Scientists announce blood thinning breakthrough

Scientists have reported an important breakthrough in the control of oral anticoagulation, the blood thinning treatment currently given to approximately one million patients in the UK for thrombotic disorders.

The success of anticoagulation depends on ensuring the safety and effectiveness of the drug-induced coagulation defect. Too little anticoagulation is ineffective, whereas too much causes dangerous bleeding.

Safety is assessed by prothrombin time (PT) blood tests performed on each patient at frequent intervals, and the results are given as international normalized ratios (INRs).

INRs are based on a system of PT standardization pioneered in the early 1960s in Manchester, which was eventually recognized as the World Health Organisation primary biological standard for thromboplastin.

Professor Leon Poller, who leads the European Action on Anticoagulation, has reported the breakthrough in Clinical Chemistry, explaining:

‘The aim of the WHO scheme has been to make the treatment safe and effective on a world scale by providing a reliable international system for blood testing and reporting of results as INRs. In recent years, the WHO Scheme has proved increasingly difficult to apply not only because of its heavy demands but because the manual PT testing procedure on which it is based has increasingly been replaced by automated systems of measurement.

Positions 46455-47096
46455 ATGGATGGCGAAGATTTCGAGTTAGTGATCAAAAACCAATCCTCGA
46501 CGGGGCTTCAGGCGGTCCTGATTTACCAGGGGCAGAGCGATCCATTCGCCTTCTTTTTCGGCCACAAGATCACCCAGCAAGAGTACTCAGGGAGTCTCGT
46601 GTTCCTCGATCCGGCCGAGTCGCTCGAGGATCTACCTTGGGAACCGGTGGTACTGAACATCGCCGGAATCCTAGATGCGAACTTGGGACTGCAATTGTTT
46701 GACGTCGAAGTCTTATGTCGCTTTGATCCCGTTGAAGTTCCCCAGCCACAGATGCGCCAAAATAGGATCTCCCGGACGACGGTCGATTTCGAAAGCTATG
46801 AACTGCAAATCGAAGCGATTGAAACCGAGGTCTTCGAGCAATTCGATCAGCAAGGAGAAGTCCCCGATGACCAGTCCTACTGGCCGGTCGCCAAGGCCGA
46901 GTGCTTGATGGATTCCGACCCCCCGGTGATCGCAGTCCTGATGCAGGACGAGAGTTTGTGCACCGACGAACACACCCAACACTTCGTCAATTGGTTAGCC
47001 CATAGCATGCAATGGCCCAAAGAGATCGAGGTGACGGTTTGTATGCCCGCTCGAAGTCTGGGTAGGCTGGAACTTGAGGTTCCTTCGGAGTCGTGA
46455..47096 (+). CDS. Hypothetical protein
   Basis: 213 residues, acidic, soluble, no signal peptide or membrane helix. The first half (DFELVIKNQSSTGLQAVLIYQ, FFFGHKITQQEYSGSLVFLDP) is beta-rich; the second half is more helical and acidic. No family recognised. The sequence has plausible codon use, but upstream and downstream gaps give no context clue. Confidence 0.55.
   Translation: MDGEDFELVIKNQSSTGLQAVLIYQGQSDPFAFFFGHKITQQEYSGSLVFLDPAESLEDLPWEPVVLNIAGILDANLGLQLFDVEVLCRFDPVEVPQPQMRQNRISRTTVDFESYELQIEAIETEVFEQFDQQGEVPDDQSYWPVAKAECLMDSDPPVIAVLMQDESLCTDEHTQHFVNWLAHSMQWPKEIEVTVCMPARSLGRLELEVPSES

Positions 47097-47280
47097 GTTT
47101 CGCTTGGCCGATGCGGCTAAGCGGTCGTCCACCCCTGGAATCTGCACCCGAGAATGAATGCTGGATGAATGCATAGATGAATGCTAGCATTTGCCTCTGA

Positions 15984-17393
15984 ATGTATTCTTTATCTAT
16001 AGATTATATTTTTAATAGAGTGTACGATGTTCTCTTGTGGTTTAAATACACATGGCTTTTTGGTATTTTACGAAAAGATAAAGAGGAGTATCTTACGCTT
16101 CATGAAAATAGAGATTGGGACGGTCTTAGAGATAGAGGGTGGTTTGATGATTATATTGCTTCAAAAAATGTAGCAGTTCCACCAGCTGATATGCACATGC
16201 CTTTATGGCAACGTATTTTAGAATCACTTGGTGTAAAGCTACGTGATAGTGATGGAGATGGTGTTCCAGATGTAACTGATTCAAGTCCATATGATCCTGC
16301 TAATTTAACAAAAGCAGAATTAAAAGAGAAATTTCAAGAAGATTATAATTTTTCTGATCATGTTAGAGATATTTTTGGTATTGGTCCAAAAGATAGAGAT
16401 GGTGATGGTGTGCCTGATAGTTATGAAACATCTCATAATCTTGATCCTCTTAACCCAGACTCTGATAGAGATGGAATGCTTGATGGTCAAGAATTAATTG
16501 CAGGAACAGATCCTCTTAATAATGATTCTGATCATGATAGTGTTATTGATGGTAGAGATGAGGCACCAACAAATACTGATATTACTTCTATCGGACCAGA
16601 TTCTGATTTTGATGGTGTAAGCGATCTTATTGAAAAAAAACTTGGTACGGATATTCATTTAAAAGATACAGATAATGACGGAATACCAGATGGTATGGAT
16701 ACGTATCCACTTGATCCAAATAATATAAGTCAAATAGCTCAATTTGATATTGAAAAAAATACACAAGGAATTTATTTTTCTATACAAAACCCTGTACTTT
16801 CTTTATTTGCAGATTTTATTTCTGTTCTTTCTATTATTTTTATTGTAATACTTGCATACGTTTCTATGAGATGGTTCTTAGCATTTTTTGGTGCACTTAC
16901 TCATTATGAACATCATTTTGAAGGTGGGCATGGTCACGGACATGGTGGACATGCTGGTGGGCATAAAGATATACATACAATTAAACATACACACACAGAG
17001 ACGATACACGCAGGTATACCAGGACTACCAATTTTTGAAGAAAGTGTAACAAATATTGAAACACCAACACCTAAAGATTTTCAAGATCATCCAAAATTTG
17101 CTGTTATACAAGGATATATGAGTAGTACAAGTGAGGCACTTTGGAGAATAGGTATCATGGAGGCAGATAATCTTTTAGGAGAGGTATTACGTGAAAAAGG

‘These automated PT systems, as well as differing from manual PT testing, may vary in INR results on the same patient’s blood specimen and coagulometers of the same manufacture and even may give different INR results on the same patient’s blood. As a result of the difficulties, the INR system has become increasingly difficult to apply at the local level and has been falling into disfavour.’

The new method provides a simplified method of local INR derivation while preserving the safety and effectiveness of the INR system.

Results of the large international study at 28 experienced centres co-ordinated over five years from The University of Manchester showed that the simplified method of INR derivation using the new PT/INR Line gives reliable INR. Furthermore, the PT/INR Line does not demand the now almost entirely discarded manual PT testing for traditional WHO ISI calibration and INR interpretation.

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